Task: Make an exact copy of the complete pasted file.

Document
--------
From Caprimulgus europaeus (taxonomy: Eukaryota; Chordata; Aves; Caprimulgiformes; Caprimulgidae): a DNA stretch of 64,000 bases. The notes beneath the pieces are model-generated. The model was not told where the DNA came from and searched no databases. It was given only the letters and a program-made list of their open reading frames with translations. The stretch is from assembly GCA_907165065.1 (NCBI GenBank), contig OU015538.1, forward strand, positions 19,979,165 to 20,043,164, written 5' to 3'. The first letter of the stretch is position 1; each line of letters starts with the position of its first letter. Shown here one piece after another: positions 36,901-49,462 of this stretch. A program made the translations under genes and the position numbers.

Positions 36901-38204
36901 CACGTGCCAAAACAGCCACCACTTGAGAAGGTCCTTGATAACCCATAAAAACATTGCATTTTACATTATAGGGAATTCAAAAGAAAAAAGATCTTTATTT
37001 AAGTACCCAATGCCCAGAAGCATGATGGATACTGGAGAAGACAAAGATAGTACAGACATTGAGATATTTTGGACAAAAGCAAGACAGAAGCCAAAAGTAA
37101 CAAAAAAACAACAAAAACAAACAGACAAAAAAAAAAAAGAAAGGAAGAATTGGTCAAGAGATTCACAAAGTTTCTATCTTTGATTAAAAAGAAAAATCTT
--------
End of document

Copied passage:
From Caprimulgus europaeus (taxonomy: Eukaryota; Chordata; Aves; Caprimulgiformes; Caprimulgidae): a DNA stretch of 64,000 bases. The notes beneath the pieces are model-generated. The model was not told where the DNA came from and searched no databases. It was given only the letters and a program-made list of their open reading frames with translations. The stretch is from assembly GCA_907165065.1 (NCBI GenBank), contig OU015538.1, forward strand, positions 19,979,165 to 20,043,164, written 5' to 3'. The first letter of the stretch is position 1; each line of letters starts with the position of its first letter. Shown here one piece after another: positions 36,901-49,462 of this stretch. A program made the translations under genes and the position numbers.

Positions 36901-38204
36901 CACGTGCCAAAACAGCCACCACTTGAGAAGGTCCTTGATAACCCATAAAAACATTGCATTTTACATTATAGGGAATTCAAAAGAAAAAAGATCTTTATTT
37001 AAGTACCCAATGCCCAGAAGCATGATGGATACTGGAGAAGACAAAGATAGTACAGACATTGAGATATTTTGGACAAAAGCAAGACAGAAGCCAAAAGTAA
37101 CAAAAAAACAACAAAAACAAACAGACAAAAAAAAAAAAGAAAGGAAGAATTGGTCAAGAGATTCACAAAGTTTCTATCTTTGATTAAAAAGAAAAATCTT